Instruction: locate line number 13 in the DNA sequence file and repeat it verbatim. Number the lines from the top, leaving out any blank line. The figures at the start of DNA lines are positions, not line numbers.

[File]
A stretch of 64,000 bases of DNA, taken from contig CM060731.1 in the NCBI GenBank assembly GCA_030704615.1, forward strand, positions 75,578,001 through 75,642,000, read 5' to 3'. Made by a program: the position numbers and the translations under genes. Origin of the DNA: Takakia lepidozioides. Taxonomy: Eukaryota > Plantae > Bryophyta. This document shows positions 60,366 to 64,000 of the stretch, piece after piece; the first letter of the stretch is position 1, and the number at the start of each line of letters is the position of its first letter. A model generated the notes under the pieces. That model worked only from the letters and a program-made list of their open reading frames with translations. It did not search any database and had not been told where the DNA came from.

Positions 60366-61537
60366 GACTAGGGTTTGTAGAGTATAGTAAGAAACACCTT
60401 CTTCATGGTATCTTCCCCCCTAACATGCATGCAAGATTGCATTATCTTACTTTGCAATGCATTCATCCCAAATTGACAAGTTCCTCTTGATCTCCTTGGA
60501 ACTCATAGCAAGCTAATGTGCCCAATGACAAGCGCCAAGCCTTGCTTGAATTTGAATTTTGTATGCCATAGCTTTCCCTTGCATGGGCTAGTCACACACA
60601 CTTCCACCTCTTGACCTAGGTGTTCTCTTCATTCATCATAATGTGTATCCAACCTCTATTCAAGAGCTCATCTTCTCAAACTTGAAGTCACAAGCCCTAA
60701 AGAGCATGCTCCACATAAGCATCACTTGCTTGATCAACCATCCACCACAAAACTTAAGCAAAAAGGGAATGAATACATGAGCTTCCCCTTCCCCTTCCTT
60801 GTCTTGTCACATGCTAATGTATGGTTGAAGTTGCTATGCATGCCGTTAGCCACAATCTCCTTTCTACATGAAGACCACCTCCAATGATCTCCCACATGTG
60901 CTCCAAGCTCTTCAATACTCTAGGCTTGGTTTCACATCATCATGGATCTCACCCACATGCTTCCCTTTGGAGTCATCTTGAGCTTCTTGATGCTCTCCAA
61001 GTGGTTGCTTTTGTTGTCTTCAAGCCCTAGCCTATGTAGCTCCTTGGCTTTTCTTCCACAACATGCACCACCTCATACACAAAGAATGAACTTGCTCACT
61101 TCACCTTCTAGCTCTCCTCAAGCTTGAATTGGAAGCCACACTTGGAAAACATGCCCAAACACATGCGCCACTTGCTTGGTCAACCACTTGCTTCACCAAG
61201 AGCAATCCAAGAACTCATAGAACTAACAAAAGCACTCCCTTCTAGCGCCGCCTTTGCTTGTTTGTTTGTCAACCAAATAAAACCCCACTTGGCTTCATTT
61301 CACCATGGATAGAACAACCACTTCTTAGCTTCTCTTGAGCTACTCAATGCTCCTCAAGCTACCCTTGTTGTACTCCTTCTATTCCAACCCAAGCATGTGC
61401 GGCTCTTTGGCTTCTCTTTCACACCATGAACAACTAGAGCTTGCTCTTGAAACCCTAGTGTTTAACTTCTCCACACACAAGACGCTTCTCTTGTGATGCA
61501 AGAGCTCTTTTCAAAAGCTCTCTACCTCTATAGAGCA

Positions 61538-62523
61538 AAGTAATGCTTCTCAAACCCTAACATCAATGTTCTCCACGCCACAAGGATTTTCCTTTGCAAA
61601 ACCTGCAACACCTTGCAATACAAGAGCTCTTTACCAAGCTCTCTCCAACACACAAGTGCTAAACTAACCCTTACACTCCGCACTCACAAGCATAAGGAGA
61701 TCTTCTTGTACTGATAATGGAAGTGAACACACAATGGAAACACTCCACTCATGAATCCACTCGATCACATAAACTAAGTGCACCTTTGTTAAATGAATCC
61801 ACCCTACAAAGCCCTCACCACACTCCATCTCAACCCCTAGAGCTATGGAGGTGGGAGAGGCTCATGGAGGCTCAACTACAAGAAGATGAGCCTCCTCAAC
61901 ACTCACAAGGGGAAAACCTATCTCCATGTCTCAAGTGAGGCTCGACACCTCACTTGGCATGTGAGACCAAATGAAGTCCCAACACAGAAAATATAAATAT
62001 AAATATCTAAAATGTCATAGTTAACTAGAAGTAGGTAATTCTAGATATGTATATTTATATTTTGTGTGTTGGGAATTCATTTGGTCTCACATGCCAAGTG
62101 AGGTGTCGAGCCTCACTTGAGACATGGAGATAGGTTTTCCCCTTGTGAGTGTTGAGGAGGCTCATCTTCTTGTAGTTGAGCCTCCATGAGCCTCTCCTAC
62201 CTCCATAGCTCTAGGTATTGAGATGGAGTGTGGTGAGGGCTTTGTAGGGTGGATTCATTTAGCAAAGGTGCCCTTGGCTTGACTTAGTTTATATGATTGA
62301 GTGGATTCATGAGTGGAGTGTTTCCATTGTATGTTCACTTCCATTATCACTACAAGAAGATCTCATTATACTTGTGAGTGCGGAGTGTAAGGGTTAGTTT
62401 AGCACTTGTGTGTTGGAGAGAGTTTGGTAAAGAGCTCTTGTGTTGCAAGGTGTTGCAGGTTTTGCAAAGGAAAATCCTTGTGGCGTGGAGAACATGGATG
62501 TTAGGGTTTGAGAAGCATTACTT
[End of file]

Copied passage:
61301 CACCATGGATAGAACAACCACTTCTTAGCTTCTCTTGAGCTACTCAATGCTCCTCAAGCTACCCTTGTTGTACTCCTTCTATTCCAACCCAAGCATGTGC